Wyatt and Jonah enjoy watching the geese migrating back to our wetlands. As dogs, they support the idea of being an individual and living your own life. The birds chart their own course and so did Maya Angelou.
On April 4, 1928, Marguerite Ann Johnson, known to the world as Maya Angelou, was born in St. Louis, Missouri. Due to her parents’ tumultuous marriage and subsequent divorce, Angelou went to live with her paternal grandmother in Stamps, Arkansas at an early age. Her older brother, Bailey, gave Angelou her nickname “Maya.”
Returning to her mother’s care briefly at the age of seven, Angelou was raped by her mother’s boyfriend. He was later jailed and then killed when released from jail. Believing that her confession of the trauma had a hand in the man’s death, Angelou became mute for six years. During her mutism and into her teens, she again lived with her grandmother in Arkansas.
Angelou’s interest in the written word and the English language was evident from an early age. Throughout her childhood, she wrote essays, poetry, and kept a journal. When she returned to Arkansas, she took an interest in poetry and memorized works by Shakespeare and Poe.
Angelou was also noted for her talents as a singer and dancer, particularly in the calypso and cabaret styles. In the 1950s, she performed professionally in the US, Europe, and northern Africa, and sold albums of her recordings.
In 1950, African American writers in New York City formed the Harlem Writers Guild to nurture and support the publication of Black authors. Angelou joined the Guild in 1959. She also became active in the Civil Rights Movement and served as the northern coordinator of the Southern Christian Leadership Conference, a prominent African American advocacy organization
In 1969, Angelou published I Know Why the Caged Bird Sings, an autobiography of her early life. Her tale of personal strength amid childhood trauma and racism resonated with readers and was nominated for the National Book Award. Many schools sought to ban the book for its frank depiction of sexual abuse, but it is credited with helping other abuse survivors tell their stories. I Know Why the Caged Bird Sings has been translated into numerous languages and has sold over a million copies worldwide. Angelou eventually published six more autobiographies, culminating in 2013’s Mom & Me & Mom.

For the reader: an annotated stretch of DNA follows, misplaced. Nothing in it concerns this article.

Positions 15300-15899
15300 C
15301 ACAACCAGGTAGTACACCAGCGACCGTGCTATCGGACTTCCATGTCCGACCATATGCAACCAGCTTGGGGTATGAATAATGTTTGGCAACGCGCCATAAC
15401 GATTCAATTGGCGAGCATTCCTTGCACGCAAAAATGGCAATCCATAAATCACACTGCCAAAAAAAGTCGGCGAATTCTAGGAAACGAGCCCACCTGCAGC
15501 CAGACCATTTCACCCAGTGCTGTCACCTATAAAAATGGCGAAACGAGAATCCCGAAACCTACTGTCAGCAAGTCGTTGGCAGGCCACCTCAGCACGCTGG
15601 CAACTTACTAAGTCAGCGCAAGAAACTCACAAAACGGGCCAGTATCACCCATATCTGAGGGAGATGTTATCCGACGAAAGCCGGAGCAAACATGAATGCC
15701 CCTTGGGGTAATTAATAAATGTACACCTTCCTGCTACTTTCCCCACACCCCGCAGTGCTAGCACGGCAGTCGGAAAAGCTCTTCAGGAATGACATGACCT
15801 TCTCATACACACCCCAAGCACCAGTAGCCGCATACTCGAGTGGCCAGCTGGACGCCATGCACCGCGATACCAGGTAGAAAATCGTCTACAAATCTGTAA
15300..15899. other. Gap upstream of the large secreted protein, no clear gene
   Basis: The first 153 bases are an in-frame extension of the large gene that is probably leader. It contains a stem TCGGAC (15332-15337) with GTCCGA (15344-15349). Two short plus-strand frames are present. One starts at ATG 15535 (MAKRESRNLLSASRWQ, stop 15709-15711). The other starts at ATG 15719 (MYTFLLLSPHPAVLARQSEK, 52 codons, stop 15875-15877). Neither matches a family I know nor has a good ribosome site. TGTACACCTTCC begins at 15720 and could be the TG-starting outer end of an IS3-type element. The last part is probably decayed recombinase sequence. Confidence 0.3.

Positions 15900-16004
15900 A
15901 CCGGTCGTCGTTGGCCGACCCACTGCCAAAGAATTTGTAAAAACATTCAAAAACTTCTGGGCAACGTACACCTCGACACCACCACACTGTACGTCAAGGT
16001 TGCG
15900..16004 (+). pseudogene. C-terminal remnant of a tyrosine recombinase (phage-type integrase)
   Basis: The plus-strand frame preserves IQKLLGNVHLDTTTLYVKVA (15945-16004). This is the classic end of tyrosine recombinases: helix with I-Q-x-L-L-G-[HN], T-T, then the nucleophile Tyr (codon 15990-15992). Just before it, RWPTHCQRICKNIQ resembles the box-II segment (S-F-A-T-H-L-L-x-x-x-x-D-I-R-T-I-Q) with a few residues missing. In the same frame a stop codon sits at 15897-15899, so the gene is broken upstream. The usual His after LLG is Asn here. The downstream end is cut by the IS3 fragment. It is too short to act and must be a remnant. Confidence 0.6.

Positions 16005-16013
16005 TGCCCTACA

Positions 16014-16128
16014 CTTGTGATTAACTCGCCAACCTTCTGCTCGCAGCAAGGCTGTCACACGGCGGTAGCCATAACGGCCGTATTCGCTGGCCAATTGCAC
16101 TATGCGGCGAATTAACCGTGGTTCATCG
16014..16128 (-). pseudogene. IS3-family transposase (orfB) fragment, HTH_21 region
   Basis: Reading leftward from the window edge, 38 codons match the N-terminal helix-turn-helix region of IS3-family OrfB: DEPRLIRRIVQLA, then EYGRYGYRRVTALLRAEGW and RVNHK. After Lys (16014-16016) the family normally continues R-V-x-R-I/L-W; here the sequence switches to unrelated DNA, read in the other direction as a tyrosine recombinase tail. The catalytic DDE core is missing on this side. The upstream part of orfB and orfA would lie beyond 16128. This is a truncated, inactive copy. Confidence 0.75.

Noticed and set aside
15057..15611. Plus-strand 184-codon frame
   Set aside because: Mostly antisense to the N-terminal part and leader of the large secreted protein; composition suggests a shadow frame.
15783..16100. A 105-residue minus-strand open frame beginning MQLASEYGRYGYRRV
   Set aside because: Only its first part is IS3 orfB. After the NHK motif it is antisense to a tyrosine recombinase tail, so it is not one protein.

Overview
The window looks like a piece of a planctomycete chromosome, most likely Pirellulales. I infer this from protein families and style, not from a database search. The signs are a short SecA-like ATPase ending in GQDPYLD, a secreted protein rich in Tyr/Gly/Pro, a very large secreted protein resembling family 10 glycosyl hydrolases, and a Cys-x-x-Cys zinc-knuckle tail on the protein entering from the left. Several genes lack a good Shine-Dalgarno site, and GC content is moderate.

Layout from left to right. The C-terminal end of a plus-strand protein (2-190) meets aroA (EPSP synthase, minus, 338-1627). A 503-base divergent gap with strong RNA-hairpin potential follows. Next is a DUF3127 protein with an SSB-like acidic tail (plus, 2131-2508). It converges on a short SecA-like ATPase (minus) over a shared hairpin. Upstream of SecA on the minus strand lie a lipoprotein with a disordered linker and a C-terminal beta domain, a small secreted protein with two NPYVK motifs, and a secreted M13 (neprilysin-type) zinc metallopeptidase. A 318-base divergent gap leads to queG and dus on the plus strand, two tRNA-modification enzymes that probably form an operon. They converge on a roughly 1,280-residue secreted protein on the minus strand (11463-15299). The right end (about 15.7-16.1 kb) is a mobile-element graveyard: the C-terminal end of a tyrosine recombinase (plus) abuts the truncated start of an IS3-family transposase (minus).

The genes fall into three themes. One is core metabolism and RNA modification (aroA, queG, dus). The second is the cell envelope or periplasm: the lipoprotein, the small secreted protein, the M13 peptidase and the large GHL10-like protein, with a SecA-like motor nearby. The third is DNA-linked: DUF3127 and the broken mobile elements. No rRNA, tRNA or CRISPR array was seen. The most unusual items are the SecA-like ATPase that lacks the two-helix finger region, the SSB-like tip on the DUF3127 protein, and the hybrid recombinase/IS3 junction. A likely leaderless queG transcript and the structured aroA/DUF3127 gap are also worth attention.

She was recognized by many organizations both nationally and internationally for her contributions to literature. In 1981, Wake Forest University offered Angelou the Reynolds Professorship of American Studies. President Clinton awarded Angelou the National Medal of Arts in 2000. In 2012, she was a member of the inaugural class inducted into the Wake Forest University Writers Hall of Fame. The following year, she received the National Book Foundation’s Literarian Award for outstanding service to the American literary community. Angelou also gave many commencement speeches and was awarded more than 30 honorary degrees in her lifetime.
In 2011, President Barack Obama awarded Angelou the Presidential Medal of Freedom, the country’s highest civilian honor. It was a fitting recognition for Angelou’s remarkable and inspiring career in the arts.